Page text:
More Questions than Answers

On the surface, the Russian impetus for such a takeover is clear: to bring one of the world’s most prolific oil companies under the Kremlin’s control, further tightening the country’s grip on global oil markets.

As of 2016 estimates, PDVSA is worth approximately $186 billion. It also controls the country’s estimated 300 billion barrels of oil – the largest crude reserves on the planet – bigger than Saudi Aramco, albeit the Venezuelan heavy crude is dirtier and less desirable.

Bear in mind that the amount of PDVSA’s debt ($1.1 bn) doesn’t justify the full transfer of ownership nor does the amount of debt Venezuela owes to Russia as a whole ($17 bn). Nor does Russia have the cash ready to pay off Venezuela’s giant debt. China does, but Beijing seems not to be interested in a PDVSA takeover – its risk tolerance is lower than Moscow’s.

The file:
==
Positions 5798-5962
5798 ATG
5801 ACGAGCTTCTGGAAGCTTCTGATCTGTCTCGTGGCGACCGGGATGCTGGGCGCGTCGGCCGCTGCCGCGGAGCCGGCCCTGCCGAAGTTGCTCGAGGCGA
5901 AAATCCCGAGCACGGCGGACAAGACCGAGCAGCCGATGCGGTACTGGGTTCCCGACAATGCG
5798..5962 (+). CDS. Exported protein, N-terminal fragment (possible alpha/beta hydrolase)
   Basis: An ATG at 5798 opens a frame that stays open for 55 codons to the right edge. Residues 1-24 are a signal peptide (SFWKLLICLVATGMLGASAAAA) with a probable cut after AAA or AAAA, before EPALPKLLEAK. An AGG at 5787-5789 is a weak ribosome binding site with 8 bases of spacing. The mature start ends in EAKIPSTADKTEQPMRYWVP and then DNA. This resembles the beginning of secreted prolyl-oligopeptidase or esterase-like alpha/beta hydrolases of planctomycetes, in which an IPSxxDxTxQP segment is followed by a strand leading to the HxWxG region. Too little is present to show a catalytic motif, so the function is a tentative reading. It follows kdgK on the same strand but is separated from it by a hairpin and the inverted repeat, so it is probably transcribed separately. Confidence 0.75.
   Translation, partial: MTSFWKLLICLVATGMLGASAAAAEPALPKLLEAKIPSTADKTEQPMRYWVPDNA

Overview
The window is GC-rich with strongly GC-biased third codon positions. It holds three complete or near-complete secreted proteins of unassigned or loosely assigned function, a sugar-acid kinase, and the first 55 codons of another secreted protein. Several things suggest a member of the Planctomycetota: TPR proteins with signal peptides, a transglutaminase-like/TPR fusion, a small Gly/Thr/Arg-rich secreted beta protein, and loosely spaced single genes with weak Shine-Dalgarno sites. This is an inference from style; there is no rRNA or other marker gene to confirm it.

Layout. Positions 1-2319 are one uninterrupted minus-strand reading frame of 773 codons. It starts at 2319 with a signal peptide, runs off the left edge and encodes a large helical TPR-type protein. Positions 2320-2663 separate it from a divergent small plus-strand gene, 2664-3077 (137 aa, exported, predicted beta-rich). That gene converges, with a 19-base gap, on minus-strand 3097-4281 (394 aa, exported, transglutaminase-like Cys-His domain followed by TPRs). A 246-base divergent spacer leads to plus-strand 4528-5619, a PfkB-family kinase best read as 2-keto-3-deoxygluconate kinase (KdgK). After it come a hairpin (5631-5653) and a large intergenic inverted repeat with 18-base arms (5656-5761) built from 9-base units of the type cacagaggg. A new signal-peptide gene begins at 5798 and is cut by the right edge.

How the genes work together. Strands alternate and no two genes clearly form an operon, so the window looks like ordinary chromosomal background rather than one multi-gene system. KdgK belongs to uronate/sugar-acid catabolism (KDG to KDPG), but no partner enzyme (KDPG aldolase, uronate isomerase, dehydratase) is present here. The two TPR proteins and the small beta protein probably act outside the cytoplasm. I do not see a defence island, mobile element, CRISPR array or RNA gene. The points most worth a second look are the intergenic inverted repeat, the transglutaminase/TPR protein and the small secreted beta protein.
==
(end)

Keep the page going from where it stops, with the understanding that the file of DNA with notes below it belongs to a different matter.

Furthermore, according to reports, Caracas reportedly wants to hand control over to Rosneft without having to go through privatization. However, without privatization, how would equity be defined?

 It is also unclear how Rosneft would finance such an acquisition and who the owners would be – the majority government-owned Rosneft or another Russian state agency. Previous joint ventures between Russia and Venezuela had arrangements with PDVSA controlled by Rosneft on the Russian side. Because these structures already exist to some extent, it is likely that such an acquisition would be primarily managed by Rosneft and not another state agency.

Media reports have also mentioned that the sale of PDVSA would need to be greenlighted by the opposition-controlled National Assembly – currently headed by Juan Guaidó (who also claims to be the legitimate, constitutionally appointed leader of the Latin American nation). However Maduro’s takeover of Venezuela’s Supreme Tribunal of Justice in 2017 allows him to essentially sidestep the constitution and effectively ignore the powers granted to the country’s democratically elected legislative body. The court, packed with Maduro loyalists, would no doubt again assert power over the Assembly if Maduro backed the sale.

A Risky Move that could Force Retaliation in Washington